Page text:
There are a lack of studies that evaluated comparative economic and ecological advantage of annual and perennial crops in crop rotations,” says AAFC research scientist Nityananda Khanal. “In order to bridge this gap with a special reference to Peace Region of Western Canada, a crop rotation study involving various forages and annual crops was initiated in 2013. My colleagues and collaborators started this study before I joined the Forage Research Program at Beaverlodge in 2016.”
In 2013, a four year crop rotation study was set up to assess biennial and perennial forage crops grown for seed, and their impact on profitability. Six different crop rotations were established in 2013:
- Canola (C) -Canola-Canola-Canola
- Creeping red fescue (CF)-CF-CF-C
- Red clover (RC)-RC-Wheat-Canola
- Alsike clover (AC)-AC-Wheat-Canola
- Pea (P)-Barley-Wheat-Canola
- Wheat (W)-Canola-Wheat-Canola
Creeping red fescue provided highest four-year return
Combining the gross margin over the four years of the study (2013 to 2016), the rotation of three years of creeping red fescue followed by canola provided the highest returns. The creeping red fescue was harvested for seed, but the straw residue was not considered in the gross margin calculations. Gross margin for the creeping red fescue rotation was $1,799 per acre with 80 lb N (90 kg N per hectare) applied annually. Compared to a wheat-canola or canola-canola rotation, the creeping red fescue rotation far exceeded returns from those annual crops over the four cumulative years. Comparatively, the continuous canola rotation at the 90 kg N rate provided a cumulative gross return of approximately $1,092 per acre and a wheat-canola rotation provided about $1,171 per acre.
Certainly the price of commodities had a large influence on gross returns. Two years of red clover followed by wheat and canola had the lowest gross returns over the four years, reflective of the low commodity price for red clover seed. Alternatively, the other forage legume in rotation, alsike clover for two years followed by wheat and canola, had a cumulative gross margin statistically similar to continuous canola and wheat-canola rotations.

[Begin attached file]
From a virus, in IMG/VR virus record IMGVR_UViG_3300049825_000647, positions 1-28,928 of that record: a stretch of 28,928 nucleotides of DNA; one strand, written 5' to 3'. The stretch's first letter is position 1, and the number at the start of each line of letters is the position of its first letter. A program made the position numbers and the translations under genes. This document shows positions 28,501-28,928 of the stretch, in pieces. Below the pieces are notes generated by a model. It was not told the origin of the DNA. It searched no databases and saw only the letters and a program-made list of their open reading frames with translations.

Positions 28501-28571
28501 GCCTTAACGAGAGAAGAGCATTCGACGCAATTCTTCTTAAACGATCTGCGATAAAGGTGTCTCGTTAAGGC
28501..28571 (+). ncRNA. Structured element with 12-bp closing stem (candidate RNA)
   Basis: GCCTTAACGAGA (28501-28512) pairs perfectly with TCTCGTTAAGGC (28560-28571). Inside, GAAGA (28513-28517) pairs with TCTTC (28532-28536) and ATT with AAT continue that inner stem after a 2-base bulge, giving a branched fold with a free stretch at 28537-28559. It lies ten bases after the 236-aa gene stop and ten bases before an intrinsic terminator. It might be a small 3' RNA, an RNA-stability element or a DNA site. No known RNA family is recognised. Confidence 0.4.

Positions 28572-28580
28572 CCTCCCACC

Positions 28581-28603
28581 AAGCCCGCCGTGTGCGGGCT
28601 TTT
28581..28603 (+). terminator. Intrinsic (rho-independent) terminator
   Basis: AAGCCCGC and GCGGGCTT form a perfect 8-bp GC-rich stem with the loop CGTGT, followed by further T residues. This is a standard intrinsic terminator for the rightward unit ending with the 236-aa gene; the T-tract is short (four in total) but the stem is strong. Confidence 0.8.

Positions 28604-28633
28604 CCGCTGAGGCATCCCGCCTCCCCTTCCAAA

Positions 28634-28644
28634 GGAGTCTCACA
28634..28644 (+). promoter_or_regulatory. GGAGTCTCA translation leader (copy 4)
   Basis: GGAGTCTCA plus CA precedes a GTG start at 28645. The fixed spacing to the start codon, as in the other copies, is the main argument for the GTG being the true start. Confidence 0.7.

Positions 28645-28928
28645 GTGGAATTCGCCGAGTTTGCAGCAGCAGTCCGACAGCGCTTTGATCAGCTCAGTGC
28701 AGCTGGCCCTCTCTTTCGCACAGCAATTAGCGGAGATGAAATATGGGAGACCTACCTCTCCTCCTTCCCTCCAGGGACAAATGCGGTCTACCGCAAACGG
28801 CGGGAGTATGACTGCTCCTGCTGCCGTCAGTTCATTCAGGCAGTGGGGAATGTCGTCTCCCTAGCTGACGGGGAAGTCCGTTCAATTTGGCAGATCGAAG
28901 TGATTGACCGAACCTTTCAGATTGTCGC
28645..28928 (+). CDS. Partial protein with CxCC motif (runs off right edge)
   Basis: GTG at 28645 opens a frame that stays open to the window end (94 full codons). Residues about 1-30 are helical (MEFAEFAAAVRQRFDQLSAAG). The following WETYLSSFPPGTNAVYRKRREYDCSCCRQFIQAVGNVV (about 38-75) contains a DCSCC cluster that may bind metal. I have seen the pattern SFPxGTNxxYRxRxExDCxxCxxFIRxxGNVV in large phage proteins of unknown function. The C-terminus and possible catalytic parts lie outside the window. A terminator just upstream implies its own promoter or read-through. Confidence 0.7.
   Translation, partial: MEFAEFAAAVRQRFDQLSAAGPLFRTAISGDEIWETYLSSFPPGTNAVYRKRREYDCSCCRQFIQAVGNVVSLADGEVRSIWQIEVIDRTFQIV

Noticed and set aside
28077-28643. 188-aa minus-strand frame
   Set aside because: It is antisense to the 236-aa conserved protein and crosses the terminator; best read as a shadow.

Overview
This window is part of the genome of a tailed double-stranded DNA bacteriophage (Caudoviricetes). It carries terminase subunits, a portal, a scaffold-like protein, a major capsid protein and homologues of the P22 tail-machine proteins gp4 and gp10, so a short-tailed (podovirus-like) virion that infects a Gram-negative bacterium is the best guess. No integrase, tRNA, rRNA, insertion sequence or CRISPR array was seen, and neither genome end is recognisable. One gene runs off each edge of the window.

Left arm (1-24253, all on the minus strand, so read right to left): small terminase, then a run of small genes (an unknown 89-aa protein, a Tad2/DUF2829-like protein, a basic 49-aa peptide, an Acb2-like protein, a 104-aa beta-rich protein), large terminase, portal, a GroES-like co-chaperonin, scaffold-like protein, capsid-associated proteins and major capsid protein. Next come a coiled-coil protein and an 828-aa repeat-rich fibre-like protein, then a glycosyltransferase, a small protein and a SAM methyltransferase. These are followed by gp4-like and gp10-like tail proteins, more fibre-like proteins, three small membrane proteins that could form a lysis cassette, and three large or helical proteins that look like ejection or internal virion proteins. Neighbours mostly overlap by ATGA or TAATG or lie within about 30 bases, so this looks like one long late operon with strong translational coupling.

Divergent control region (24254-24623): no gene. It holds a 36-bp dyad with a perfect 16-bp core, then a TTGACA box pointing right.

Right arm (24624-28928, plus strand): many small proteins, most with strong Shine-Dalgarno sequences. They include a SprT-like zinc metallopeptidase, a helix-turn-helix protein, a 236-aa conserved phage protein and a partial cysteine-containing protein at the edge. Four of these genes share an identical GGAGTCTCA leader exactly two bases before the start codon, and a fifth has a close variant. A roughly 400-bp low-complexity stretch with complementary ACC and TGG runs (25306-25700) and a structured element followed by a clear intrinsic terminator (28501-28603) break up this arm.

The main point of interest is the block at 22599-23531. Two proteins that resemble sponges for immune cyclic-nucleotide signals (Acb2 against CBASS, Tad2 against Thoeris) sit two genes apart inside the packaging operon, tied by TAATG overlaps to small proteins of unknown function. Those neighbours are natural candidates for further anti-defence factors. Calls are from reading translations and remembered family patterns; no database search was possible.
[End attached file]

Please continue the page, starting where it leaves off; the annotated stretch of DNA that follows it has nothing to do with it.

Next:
The pea-barley-wheat-canola rotation had the second lowest gross returns.
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Nitrogen benefits of legumes
Khanal says the agronomic benefits of rotations integrating biennial forage legumes for seed production were evident in the succeeding plots of wheat and canola. Wheat and canola gross margins tended to be higher in alsike and red clover rotations than in annual rotations, specifically where zero or 45 kg of nitrogen (N) per hectare (N/ha) was applied.
“Wheat and canola receiving no fertilizer following a biennial stand of either red or alsike clover grown for seed produced significantly higher grain yields compared to rotations where those crops were preceded by annual crops such as peas, wheat, barley or canola,” Khanal says.
Similarly, without nitrogen fertilizer application, canola yield from forage legumes-based rotations were 40 to 70 per cent higher than those from annual crop sequences.
Looking at legume contribution to N requirements for the following canola or wheat crop, two years of alsike clover or red clover yielded the equivalent of applying 45 kg N to canola or 90 kg N to wheat.
Khanal plans on analyzing the results in further detail to include soil quality indicators. The study is also continuing from 2017 through 2021, and will look at profitability and whether the agro-ecological benefits of biennial and perennial forage crops to soil physical and chemical properties are better seen over a longer time period of time, particularly when compared to annual cropping system.